In 1887, the British Army was searching for a sidearm to replace their .476 Enfield Mk I & Mk II Revolvers. Webley & Scott, who were already well known gun makers tendered the .455 calibre Webley Self-Extracting Revolver for trials. As it worked out the military was impressed enough with the revolver to adopt them on 8 November 1887 as the “Pistol, Webley, Mk I”.
The Webley revolver went through a number of changes, culminating in my gun the Mk VI, which was in production between 1915 and 1923. While the 455 Webley revolvers were retired from British military service in 1947, a great many were in use by constabularies around the the British Empire well into the 1960’s!
It is worth noting that the .455 Webley is one of those guns (like the 1894 Winchester lever gun) that made the transition from the Black Powder loads of its birth into the modern era of higher pressure smokeless ammunition. This is a tribute to the engineering and build quality of these fine old guns.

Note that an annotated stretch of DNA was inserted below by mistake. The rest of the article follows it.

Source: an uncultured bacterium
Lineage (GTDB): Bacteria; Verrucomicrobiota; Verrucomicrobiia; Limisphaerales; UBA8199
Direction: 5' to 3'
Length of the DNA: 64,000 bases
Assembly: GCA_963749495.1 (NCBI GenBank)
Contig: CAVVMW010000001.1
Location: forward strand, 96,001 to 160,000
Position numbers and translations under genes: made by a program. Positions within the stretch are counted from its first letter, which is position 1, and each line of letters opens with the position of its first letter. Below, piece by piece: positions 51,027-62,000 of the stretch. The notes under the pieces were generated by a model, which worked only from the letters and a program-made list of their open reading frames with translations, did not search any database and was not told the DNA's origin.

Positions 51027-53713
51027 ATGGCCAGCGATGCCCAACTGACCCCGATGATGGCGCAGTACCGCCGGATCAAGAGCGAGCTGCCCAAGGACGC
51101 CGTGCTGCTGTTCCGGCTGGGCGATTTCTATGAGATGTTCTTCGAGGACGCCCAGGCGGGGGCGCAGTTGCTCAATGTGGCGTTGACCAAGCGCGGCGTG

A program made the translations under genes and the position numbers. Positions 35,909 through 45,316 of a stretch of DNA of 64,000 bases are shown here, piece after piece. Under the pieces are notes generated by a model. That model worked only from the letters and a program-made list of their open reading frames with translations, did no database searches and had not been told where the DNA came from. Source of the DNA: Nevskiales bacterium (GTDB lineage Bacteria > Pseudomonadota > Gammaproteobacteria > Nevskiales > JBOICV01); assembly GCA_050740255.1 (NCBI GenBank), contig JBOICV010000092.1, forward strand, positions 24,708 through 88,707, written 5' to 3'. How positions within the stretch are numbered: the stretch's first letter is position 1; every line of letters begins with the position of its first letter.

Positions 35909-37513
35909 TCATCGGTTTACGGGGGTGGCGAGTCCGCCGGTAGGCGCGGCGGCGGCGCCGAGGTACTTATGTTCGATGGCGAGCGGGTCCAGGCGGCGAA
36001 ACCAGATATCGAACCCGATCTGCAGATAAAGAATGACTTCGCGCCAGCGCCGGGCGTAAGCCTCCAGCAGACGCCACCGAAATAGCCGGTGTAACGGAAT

Having owned two other Webley Mark VI “self-extracting” revolvers I was delighted to learn (after the match concluded) that this example was very accurate. Like nearly every example that made the journey to the colonies, these wonderful old tools had their cylinders “shaved” to accept our commonly available 45acp ammo. That is where the issues with accuracy (and potentially safety) come in. 455 Webley bores generally run from .454”-.455” and factory 45acp bullets run .451-.452”. Undersize bullets don’t generally shoot very well and factory 45acp ammo is loaded much hotter than 455 Webley. Both issues can be overcome with careful cartridge selection and of course…reloading your own.